Lab: Brand Lab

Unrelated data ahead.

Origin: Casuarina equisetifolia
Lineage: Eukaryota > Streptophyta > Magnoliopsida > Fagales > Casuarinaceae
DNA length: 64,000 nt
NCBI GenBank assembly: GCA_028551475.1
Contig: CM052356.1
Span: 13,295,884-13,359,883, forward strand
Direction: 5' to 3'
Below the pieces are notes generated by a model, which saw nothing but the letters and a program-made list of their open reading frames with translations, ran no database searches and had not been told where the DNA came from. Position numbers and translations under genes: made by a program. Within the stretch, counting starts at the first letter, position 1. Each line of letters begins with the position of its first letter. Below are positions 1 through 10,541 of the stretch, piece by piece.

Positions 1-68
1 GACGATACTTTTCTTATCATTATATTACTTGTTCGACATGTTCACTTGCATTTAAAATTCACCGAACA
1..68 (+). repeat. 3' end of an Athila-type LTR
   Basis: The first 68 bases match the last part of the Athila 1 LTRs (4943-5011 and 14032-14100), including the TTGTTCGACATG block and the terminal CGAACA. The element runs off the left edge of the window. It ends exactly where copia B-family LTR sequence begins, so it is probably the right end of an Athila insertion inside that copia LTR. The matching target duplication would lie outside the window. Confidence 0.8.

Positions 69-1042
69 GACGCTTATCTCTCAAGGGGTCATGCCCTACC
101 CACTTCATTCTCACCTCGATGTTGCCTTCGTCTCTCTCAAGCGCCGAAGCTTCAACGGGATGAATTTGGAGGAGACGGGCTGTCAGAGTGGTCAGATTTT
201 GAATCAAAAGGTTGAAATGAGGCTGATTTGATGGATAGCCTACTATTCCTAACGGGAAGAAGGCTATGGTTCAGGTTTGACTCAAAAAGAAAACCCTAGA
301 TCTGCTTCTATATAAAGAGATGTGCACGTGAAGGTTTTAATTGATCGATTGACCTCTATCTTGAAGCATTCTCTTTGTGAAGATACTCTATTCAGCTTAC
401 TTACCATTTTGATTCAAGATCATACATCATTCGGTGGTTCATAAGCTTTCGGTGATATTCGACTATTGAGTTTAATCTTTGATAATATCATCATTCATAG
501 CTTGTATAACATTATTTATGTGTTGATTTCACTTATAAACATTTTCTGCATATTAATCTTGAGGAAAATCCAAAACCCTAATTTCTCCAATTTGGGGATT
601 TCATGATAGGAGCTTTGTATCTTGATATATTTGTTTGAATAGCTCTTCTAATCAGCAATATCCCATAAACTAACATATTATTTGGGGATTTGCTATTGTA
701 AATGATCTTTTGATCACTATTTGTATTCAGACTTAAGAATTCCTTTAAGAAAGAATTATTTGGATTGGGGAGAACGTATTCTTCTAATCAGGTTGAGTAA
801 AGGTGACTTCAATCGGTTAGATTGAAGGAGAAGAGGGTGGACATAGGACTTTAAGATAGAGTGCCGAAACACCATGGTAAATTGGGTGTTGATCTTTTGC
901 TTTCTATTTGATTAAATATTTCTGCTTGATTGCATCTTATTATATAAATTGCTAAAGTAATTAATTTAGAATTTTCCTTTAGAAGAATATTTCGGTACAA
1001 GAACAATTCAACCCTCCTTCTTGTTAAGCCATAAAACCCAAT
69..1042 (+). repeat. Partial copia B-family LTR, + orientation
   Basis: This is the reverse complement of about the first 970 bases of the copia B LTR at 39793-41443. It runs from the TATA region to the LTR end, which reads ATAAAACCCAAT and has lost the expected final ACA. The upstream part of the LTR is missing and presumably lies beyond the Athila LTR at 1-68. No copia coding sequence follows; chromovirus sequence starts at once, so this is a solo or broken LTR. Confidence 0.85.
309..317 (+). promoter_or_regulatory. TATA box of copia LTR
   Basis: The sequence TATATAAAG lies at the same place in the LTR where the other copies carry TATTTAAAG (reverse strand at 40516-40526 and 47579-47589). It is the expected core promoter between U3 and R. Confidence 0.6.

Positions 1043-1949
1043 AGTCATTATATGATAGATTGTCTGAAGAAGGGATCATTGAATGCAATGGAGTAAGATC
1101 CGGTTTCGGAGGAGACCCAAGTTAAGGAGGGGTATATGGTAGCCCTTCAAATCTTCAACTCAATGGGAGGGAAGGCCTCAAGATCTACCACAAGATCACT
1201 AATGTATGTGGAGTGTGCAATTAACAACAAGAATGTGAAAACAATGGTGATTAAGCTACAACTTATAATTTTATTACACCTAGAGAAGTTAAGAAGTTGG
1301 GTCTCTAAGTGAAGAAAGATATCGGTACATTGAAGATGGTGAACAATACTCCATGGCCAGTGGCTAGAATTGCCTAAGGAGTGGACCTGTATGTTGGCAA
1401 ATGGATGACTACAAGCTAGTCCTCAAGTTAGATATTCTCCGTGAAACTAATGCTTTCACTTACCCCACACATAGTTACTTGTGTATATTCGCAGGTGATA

Our main research interest is the regulation of gene expression at the level of transcription and chromatin. In particular we focus on the transcriptional regulatory network that controls hematopoietic stem cell differentiation towards the erythroid lineage. Hematopoietic Stem cells have the capacity to differentiate along multiple lineages potentially giving rise to all cells present in the blood. This process is controlled by cell-specific and ubiquitously expressed transcription factors and cofactors. Defects in the transcriptional regulatory network of these cells can lead to leukemia. The major goal of our lab is to decipher the molecular mechanism of hematopoietic stem sell differentiation towards the erythroid lineage and to understand how deregulation of this process can cause leukemia. Towards this goal, we are using a systems biology approach that applies quantitative proteomics (isotope tagged methods such as ICAT, iTRAQ and SILAC), genomics (expression microarray, ChIP-sequencing) and bioinformatics in hematopoietic cell systems to understand the regulation of gene expression at the level of transcription, epigenetics and chromatin structure. Notably, we are employing a recently developed cell culture protocol to induce differentiation of red blood cells ex vivo from human hematopoietic stem cells that have been extracted from blood, bone marrow or cord blood. This system provides us with large quantities of cells at various stages of hematopoietic differentiation to perform genomics and proteomics experiments. Together these studies will help elucidate the molecular mechanism by which oncogenes alter cell-fate memory in the hematopoietic lineage leading to leukemic transformation.